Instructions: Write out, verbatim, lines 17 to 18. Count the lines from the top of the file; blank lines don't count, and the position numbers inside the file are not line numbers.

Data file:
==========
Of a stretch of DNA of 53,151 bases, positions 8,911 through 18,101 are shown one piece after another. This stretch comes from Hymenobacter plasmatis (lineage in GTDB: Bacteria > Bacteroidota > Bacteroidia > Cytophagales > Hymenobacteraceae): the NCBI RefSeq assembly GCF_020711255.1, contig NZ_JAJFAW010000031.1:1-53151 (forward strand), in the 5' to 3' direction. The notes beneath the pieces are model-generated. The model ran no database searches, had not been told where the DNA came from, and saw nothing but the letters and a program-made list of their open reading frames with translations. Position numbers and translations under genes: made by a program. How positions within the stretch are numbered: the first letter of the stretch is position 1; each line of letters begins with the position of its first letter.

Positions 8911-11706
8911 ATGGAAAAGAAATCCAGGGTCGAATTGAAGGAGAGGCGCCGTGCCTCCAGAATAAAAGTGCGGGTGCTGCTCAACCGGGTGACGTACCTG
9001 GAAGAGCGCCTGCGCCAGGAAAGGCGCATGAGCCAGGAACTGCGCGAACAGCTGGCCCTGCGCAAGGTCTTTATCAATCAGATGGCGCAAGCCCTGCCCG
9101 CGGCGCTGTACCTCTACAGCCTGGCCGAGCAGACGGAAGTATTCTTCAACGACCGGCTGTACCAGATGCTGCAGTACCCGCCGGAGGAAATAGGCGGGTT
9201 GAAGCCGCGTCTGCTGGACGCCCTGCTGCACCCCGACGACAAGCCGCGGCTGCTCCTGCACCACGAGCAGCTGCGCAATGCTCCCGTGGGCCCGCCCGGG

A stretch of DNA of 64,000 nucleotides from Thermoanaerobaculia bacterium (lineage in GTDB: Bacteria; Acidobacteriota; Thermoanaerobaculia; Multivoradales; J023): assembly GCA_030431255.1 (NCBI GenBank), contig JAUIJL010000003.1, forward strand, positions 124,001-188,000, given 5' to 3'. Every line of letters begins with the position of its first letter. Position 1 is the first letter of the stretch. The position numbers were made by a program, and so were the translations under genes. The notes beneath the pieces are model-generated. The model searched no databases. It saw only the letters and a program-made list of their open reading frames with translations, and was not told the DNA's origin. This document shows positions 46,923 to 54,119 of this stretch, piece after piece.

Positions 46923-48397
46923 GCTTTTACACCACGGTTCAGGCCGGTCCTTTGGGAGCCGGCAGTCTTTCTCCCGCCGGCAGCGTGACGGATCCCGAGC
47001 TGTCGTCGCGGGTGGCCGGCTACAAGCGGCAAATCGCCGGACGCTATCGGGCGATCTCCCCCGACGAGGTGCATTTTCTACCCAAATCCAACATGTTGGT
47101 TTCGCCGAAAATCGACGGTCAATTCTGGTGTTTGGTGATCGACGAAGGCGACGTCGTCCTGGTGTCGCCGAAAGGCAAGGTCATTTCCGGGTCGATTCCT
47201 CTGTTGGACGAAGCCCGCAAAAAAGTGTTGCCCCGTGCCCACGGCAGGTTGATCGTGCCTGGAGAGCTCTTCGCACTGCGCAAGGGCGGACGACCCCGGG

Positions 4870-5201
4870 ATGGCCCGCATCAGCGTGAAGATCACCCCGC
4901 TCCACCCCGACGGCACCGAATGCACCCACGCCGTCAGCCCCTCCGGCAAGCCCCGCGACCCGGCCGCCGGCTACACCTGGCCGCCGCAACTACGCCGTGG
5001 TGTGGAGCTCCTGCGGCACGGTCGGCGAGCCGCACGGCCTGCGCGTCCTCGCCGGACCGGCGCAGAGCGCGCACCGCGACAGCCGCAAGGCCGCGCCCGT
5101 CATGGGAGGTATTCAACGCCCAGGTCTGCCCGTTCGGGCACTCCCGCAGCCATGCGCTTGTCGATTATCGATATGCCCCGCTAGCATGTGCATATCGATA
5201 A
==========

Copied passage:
5101 CATGGGAGGTATTCAACGCCCAGGTCTGCCCGTTCGGGCACTCCCGCAGCCATGCGCTTGTCGATTATCGATATGCCCCGCTAGCATGTGCATATCGATA
5201 A